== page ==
Wednesday, December 26, 2012

Government Insiders: The True U.S. Debt Couldn't Be Paid Off Even If We Taxed All Income Over $66K by 100%

This post may be the most important post you read going into the new year, relative to how serious the U.S. government financial situation is.

Chris Cox is a former chairman of the House Republican Policy Committee and of the Securities and Exchange Commission. Bill Archer is a former chairman of the House Ways & Means Committee and is a senior policy adviser at PricewaterhouseCoopers LLP. In a recent op-ed at WSJ, they provide important insight into how big the U.S. debt problem really is.

They write:
[...]the full extent of the problem has remained hidden from policy makers and the public because of less than transparent government financial statements. How else could responsible officials claim that Medicare and Social Security have the resources they need to fulfill their commitments for years to come?

For years, the government has gotten by without having to produce the kind of financial statements that are required of most significant for-profit and nonprofit enterprises. The U.S. Treasury "balance sheet" does list liabilities such as Treasury debt issued to the public, federal employee pensions, and post-retirement health benefits. But it does not include the unfunded liabilities of Medicare, Social Security and other outsized and very real obligations.

As a result, fiscal policy discussions generally focus on current-year budget deficits, the accumulated national debt, and the relationships between these two items and gross domestic product. We most often hear about the alarming $15.96 trillion national debt (more than 100% of GDP), and the 2012 budget deficit of $1.1 trillion (6.97% of GDP). As dangerous as those numbers are, they do not begin to tell the story of the federal government's true liabilities.[...]

The actual liabilities of the federal government—including Social Security, Medicare, and federal employees' future retirement benefits—already exceed $86.8 trillion, or 550% of GDP. For the year ending Dec. 31, 2011, the annual accrued expense of Medicare and Social Security was $7 trillion. Nothing like that figure is used in calculating the deficit. In reality, the reported budget deficit is less than one-fifth of the more accurate figure.[...]As of the most recent Trustees' report in April, the net present value of the unfunded liability of Medicare was $42.8 trillion. The comparable balance sheet liability for Social Security is $20.5 trillion[...]In theory, the Medicare and Social Security trust funds have at least some money to pay a portion of the bills that are coming due. In actuality, the cupboard is bare: 100% of the payroll taxes for these programs were spent in the same year they were collected.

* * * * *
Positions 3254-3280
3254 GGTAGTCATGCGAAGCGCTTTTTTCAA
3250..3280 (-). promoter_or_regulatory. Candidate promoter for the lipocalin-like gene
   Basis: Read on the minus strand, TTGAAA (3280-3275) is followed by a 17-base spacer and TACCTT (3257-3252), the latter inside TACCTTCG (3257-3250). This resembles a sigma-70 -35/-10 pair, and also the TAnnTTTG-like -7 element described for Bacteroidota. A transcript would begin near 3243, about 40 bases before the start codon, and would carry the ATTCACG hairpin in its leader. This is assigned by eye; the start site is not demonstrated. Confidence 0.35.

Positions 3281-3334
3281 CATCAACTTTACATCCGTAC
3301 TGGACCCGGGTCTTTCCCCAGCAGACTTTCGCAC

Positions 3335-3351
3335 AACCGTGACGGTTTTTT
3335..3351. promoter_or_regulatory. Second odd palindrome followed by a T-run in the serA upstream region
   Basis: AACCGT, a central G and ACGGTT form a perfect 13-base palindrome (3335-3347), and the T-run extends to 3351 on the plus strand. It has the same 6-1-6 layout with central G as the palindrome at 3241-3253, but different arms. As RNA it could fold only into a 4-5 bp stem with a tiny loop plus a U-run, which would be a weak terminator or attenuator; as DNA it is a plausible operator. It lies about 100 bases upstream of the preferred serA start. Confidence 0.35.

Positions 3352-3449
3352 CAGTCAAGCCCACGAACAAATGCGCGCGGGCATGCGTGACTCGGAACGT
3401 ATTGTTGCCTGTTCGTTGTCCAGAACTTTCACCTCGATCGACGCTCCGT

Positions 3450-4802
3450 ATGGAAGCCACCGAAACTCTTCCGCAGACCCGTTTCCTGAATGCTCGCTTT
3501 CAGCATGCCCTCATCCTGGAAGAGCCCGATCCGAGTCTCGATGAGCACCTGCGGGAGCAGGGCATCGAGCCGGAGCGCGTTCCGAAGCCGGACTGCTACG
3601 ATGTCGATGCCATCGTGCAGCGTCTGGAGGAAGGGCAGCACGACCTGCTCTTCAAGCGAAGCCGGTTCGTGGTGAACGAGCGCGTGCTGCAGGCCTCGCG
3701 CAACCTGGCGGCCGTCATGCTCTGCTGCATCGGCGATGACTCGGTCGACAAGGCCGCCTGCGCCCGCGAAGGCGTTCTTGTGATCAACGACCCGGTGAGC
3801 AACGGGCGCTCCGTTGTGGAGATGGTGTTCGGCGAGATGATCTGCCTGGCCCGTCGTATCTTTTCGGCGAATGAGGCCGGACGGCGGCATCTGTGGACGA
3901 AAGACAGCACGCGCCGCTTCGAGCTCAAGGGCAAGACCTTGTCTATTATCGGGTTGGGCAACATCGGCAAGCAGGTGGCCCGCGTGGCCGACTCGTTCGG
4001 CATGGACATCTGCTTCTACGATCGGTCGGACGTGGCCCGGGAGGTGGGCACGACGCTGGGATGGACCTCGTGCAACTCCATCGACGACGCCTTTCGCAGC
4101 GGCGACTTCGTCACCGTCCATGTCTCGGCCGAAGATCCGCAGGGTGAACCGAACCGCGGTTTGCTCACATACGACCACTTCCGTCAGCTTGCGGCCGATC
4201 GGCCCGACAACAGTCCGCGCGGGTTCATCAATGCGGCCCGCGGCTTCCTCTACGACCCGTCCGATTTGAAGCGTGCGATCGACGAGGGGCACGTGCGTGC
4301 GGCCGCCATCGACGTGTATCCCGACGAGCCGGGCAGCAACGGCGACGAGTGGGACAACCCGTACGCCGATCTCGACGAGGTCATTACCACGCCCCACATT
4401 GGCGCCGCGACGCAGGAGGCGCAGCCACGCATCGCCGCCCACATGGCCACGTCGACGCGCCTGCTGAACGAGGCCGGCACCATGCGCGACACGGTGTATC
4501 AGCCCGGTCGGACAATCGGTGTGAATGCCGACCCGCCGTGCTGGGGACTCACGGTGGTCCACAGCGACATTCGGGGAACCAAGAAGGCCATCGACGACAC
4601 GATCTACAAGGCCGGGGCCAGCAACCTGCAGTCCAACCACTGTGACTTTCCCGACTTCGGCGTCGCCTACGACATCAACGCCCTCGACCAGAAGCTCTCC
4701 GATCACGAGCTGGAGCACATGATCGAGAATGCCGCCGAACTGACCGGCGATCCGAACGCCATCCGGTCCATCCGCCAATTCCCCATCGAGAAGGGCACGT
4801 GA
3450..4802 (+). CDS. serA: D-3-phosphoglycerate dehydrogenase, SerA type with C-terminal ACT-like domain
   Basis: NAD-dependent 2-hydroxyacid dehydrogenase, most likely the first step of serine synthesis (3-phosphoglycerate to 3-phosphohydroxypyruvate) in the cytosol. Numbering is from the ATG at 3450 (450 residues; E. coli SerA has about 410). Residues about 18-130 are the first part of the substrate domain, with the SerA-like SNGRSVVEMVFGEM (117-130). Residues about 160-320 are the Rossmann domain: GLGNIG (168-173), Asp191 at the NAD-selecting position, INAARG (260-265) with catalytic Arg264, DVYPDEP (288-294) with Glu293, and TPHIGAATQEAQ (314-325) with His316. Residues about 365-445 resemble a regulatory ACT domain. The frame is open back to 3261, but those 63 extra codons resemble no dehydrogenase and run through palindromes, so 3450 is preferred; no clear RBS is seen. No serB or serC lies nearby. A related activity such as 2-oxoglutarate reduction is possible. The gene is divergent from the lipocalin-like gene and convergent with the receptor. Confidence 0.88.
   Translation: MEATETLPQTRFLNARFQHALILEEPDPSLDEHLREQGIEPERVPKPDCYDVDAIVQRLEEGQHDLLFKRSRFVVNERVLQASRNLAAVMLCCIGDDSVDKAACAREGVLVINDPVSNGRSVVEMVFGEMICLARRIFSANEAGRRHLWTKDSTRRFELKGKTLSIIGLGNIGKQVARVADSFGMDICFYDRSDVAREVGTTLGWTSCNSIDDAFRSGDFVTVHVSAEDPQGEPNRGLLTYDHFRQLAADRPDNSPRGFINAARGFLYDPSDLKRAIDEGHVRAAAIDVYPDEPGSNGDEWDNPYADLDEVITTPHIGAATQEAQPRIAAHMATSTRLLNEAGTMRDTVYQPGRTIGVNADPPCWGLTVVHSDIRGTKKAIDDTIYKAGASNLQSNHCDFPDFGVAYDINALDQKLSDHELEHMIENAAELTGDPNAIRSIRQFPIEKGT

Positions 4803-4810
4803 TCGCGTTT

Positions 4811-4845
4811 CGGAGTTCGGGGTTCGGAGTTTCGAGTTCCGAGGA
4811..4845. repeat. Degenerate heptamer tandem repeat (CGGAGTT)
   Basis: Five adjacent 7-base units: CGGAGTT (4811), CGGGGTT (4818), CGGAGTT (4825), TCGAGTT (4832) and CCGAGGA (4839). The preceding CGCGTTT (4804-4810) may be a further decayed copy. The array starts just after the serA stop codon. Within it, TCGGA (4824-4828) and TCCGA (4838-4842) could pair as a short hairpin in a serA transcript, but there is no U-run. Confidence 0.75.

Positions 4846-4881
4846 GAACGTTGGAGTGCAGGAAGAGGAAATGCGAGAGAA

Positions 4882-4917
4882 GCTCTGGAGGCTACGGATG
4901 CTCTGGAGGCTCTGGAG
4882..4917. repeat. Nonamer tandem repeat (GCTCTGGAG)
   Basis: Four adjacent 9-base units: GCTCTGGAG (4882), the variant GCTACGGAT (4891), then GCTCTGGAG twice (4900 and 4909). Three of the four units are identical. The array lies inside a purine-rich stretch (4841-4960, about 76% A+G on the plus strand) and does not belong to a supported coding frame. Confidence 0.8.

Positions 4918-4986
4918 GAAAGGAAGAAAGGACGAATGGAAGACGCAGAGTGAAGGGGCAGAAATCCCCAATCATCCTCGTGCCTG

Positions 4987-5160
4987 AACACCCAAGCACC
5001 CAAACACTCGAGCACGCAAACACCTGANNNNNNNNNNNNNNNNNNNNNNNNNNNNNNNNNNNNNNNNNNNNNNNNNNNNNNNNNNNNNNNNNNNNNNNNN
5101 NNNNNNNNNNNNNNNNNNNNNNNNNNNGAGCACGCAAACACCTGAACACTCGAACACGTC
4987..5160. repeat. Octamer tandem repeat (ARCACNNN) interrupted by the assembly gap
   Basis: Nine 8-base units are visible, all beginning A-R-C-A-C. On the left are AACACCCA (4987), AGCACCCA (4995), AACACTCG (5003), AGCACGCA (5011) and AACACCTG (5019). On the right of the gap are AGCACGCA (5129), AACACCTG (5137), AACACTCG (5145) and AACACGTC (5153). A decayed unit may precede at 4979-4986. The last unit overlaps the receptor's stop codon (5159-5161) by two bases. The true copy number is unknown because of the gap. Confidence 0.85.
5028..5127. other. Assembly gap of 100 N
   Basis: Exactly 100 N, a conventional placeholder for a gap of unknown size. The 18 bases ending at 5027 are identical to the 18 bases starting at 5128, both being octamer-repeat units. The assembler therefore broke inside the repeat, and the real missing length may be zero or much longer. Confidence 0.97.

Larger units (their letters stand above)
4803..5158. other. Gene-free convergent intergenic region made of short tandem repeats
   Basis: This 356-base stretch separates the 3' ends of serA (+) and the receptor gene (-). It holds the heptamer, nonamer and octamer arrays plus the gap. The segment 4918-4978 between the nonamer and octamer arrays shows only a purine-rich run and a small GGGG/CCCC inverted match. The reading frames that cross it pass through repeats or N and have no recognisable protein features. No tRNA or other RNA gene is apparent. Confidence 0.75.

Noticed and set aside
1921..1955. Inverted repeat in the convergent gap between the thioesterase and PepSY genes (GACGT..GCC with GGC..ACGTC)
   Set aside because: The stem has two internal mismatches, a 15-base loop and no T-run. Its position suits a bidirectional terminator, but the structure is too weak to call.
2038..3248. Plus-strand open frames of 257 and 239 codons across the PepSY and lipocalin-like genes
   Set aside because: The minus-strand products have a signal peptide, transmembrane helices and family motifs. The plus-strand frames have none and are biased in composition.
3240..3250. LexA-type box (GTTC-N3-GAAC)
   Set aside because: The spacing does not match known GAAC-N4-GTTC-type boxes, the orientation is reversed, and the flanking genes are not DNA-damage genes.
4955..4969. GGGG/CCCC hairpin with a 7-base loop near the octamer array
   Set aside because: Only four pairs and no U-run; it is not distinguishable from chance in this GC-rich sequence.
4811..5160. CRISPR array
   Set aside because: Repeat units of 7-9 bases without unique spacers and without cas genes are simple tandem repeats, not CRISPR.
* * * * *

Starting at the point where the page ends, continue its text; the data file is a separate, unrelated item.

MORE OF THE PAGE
They then go on to make a very important point I have been warning about for years:
In exchange for the payroll taxes that aren't paid out in benefits to current retirees in any given year, the trust funds got nonmarketable Treasury debt. Now, as the baby boomers' promised benefits swamp the payroll-tax collections from today's workers, the government has to swap the trust funds' nonmarketable securities for marketable Treasury debt. The Treasury will then have to sell not only this debt, but far more, in order to pay the benefits as they come due.
Will the government simply be able to raise taxes to cover the shortfall, as an alternative? Cox and Archer explain the math:
When the accrued expenses of the government's entitlement programs are counted, it becomes clear that to collect enough tax revenue just to avoid going deeper into debt would require over $8 trillion in tax collections annually. That is the total of the average annual accrued liabilities of just the two largest entitlement programs, plus the annual cash deficit. 
Nothing like that $8 trillion amount is available for the IRS to target. According to the most recent tax data, all individuals filing tax returns in America and earning more than $66,193 per year have a total adjusted gross income of $5.1 trillion. In 2006, when corporate taxable income peaked before the recession, all corporations in the U.S. had total income for tax purposes of $1.6 trillion. That comes to $6.7 trillion available to tax from these individuals and corporations under existing tax laws.